Thursday, May 17, 2012

On that Arabic Talmud

Recently the new kind-of-cool, kind-of-creepy Arabic translation of the Talmud has gotten a lot of attention. Obviously. (link)

Talmud--Arabic-01.jpg (1000×750) 
It it surprising to me that no one seems to reference the alleged Arabic translation of the Talmud - if that's what the source means - by R. Joseph ibn Abitur, about 1000 years ago, as reported in Sefer Haqabbalah and another source.

"Rabbi Moses of Cordoba had many disciples, among them Rabbi Joseph bar Isaac ibn Satnas (?), known as Abitur; he [explained? translated? wrote a digest?] all of the Talmud into Arabic for the Ishmaelite caliph, known as al-Haqim."

So, we can now consider it mentioned.


  1. You can read the press release here (try Google Translate)

    (yes, that's right, pubication)

    It raises all sorts of interesting issues --

    It appears that in the entire academic world of Arabia there is not even one "Jewish religion scholar" who knew what the Gemara was - it took them TWO YEARS just to find a copy! (here's a neat trick . . . ) That would be analogous to an American scholar of Islam who didn't even know where to find a Hadith collection.

    Its also not clear (the press release goes back and forth) but were they decided in the end whether the Talmud is written in Aramaic or Hebrew? Would be like sending a scholar of modern French poetry to translate Beowulf and feigning surprise that they can't figure it out.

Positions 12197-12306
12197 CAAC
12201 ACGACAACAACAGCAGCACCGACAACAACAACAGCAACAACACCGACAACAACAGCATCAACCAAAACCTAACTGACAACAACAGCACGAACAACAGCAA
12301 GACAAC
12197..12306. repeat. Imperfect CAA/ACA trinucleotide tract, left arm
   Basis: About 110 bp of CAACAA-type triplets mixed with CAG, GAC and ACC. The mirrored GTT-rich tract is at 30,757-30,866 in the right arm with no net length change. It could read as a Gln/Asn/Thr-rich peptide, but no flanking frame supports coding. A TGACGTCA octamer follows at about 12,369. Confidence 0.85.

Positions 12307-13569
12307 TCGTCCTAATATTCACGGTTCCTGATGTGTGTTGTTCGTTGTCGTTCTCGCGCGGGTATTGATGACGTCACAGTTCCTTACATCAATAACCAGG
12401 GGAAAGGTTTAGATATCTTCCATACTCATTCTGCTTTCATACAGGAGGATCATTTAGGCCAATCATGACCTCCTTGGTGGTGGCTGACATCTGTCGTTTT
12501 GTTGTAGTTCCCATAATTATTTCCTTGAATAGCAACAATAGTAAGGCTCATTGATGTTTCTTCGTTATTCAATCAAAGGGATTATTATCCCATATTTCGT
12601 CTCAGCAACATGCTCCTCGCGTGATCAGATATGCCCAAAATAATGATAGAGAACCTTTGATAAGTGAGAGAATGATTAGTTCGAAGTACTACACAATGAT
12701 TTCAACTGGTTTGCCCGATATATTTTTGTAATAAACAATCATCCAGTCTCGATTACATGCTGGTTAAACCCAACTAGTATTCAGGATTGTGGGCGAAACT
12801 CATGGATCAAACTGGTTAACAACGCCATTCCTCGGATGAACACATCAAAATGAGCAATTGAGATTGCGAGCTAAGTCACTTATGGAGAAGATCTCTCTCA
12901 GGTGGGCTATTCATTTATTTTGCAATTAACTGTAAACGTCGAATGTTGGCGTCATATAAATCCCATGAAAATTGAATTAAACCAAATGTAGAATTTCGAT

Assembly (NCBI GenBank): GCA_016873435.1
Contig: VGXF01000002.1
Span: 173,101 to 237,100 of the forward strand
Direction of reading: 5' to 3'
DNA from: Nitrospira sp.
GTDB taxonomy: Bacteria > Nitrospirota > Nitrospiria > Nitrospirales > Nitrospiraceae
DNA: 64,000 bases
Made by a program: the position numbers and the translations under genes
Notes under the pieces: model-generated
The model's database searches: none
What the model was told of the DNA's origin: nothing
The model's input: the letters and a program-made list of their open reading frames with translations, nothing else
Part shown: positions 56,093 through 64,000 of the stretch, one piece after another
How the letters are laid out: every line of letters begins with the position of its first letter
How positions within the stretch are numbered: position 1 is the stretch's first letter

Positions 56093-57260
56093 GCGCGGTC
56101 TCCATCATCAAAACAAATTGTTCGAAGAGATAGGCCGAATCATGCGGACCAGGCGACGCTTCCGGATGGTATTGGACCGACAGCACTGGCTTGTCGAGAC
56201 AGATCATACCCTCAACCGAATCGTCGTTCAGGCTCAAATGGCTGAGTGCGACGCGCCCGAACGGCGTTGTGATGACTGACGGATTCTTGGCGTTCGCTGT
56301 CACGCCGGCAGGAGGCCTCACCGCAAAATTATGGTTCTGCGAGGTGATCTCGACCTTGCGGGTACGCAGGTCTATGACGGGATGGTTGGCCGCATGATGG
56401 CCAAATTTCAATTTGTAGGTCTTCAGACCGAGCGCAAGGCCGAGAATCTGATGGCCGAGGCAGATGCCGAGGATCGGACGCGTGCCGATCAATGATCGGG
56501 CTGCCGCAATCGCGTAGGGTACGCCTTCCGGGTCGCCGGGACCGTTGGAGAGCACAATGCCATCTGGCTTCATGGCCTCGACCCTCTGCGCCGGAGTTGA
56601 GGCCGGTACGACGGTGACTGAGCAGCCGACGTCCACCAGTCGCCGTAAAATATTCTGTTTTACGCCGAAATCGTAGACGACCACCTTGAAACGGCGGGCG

Also, they seemed to have dived in straightaway to Talmud Yerushalmi and Bavli. Wouldn't it have made sense to start with Mishna, and work their way up from there?

    How can you possibly 'split up' such an endeavor by folks who are clearly new to Talmud. How are the allusions to kodshim (zman she'kohanim nichnasim) and taharos (tvul yom, etc . . .) on Brachos 2a going to make sense?

    They refer to it a couple of times in the press release (google translate garbles it as Balasraúillat), but what role did the hallucinogenic description of Judaism contained in the Israiliyyat play in their translation?

    Soncino is out of copyright(?) If so, why not just do a straight translation from there?

    The political goals described in the announcement make absolutely no sense; unless they're trying to read the tea-leaves of the UTJ party in Israel - what possible political gain do they see from this project?

  2. Ḥakim with a q??

  3. Note that it purports to be an explanation, not a translation. I suspect that it's a RIF-like summary. In any case, he probably wrote him a Rashi, not an Onqelos (with a q ;-)

  4. BTW, I'd say that the explanation of the difficulty involved in finding a copy of the Talmud, etc is a means of justifying their delays and the vast sums they were able to extort from their sponsors, who wouldn't know any better.

  5. نظرا لأنها ربما لا تقرأ هذا بلوق

  6. "note that it purports to be an explanation, not a translation."

    Like Artscroll's elucidation, also not a translation?

  7. I don't think it's fair to say what it purports to be, since I don't know that Ravad would have used a definite translation word, like תרגם. Can you targum something written in targum?